U.S. stocks rose on Monday as stronger-than-expected data on manufacturing and pending home sales spurred broad-based gains following a sell-off at the end of last week.

Manufacturing activity rose to its highest level in 3-1/2 years last month, while pending home sales contracts staged a surprising surge in September, data showed, helping to soothe the recovery jitters that hit the market on Friday.

The data was very much on the better side of expectations, said Nick Kalivas, vice president of financial research & senior equity index analyst at MF Global in Chicago.

The National Association of Realtors said its pending home sales index rose to the highest level in nearly three years ahead of the expiration of a popular federal tax credit for first-time home buyers.

The pending home sales being up 6 percent was pretty shocking ... it appears people looking for bargains on foreclosures is continuing and that's helping clear out the housing market slowly but surely.

Earlier data showed euro-zone factory activity expanded for the first time in 17 months and picked up in Britain and China, suggesting a global economic recovery is under way.

Ford Motor Co shares jumped 9.1 percent to $7.64 after the U.S. auto maker posted a surprising quarterly profit on cost cuts, improved credit results and increased market share.

The Dow Jones industrial average <.DJI> gained 119.79 points, or 1.23 percent, to 9,832.52. The Standard & Poor's 500 Index <.SPX> rose 11.60 points, or 1.12 percent, to 1,047.79. The Nasdaq Composite Index <.IXIC> added 15.82 points, or 0.77 percent, to 2,060.93.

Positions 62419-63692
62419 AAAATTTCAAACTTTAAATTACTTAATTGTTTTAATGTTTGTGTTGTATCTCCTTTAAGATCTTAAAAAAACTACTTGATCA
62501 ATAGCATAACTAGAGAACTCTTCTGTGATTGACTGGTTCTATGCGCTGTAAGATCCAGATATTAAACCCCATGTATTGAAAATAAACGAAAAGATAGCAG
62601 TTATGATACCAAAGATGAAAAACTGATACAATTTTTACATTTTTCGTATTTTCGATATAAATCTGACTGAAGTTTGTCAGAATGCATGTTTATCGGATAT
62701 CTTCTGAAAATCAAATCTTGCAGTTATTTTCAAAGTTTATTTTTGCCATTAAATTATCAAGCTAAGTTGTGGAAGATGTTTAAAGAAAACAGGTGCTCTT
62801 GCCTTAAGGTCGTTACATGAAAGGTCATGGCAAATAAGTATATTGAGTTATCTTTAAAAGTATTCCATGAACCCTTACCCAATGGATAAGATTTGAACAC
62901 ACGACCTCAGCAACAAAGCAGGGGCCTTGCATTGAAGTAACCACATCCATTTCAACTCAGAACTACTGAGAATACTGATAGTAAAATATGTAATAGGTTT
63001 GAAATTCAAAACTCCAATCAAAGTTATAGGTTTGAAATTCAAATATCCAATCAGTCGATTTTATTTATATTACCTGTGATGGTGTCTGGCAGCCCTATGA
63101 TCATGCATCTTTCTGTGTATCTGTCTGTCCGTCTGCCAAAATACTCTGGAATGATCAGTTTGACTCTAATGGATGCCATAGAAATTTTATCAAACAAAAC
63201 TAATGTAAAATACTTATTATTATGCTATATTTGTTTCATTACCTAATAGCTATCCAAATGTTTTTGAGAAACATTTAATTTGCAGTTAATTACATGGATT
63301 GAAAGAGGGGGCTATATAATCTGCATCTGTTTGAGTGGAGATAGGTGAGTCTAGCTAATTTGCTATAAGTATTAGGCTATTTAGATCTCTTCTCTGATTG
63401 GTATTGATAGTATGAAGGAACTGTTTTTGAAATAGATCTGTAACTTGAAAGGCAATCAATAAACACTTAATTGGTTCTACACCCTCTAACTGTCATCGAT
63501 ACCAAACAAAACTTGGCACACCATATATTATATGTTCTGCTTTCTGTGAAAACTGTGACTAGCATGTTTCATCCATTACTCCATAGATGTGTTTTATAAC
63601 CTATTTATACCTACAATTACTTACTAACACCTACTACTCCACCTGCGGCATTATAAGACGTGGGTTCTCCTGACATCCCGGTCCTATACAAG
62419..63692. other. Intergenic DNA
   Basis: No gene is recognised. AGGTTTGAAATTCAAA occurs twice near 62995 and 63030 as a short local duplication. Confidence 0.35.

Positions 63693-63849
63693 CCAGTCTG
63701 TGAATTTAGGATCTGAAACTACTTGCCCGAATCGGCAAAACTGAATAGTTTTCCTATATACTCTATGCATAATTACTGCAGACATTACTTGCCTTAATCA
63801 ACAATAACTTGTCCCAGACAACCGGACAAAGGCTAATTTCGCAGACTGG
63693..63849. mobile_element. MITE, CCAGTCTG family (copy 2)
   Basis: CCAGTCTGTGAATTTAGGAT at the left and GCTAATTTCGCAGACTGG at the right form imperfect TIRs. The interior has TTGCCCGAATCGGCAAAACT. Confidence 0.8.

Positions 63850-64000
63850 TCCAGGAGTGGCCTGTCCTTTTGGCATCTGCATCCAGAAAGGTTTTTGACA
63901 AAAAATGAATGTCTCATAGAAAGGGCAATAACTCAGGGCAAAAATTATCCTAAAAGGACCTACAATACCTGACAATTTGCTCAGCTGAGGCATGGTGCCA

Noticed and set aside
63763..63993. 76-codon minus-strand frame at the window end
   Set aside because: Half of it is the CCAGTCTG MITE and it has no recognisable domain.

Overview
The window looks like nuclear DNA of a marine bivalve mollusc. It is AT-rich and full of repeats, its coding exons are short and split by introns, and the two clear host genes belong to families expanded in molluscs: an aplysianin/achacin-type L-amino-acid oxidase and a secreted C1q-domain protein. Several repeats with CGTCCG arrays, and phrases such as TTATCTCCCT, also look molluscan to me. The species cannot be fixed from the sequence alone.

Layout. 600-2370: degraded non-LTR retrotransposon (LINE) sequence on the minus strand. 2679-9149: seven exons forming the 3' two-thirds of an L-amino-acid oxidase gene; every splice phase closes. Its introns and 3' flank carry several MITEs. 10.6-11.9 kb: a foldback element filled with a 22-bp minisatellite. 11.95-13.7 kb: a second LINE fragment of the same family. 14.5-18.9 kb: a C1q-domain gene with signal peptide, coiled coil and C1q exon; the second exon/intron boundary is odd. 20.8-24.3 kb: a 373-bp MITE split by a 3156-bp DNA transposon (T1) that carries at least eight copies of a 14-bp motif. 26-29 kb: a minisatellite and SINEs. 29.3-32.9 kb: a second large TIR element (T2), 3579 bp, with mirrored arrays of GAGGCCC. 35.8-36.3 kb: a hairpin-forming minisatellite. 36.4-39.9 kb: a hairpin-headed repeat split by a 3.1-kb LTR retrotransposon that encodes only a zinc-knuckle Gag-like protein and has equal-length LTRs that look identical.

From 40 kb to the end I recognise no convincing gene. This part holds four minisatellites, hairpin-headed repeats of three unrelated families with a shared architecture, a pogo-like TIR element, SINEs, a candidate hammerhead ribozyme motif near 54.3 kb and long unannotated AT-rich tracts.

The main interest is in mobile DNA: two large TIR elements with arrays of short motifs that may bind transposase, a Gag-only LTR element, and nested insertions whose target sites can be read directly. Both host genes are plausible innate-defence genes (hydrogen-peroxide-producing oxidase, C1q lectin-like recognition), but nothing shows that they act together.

Financials, materials and energy shares led the way up as indexes recouped some of Friday's losses that helped the S&P 500 end October down for the month, putting a cap on its seven-month string of gains.

Among gainers, Freeport-McMoRan Copper & Gold Inc rose 2.7 percent to $75.35, while Dow component Travelers Co was up 2.6 percent at $51.07.

The bankruptcy filing on Sunday of CIT Group Inc , the lender to hundreds of thousands of small to medium-sized businesses, including retailers and fashion labels, had little impact on the banking sector, with the KBW bank index <.BKX> up 2.1 percent. The U.S. lender's prepackaged bankruptcy was one of the largest in U.S. corporate history. CIT's stock plummeted 59.7 percent to 29 cents on the New York Stock Exchange.

The Nasdaq's gains were limited after Citigroup cut its rating on Research In Motion to sell from buy. The BlackBerry maker's stock tumbled 4.7 percent to
$55.95.

(Editing by Jan Paschal)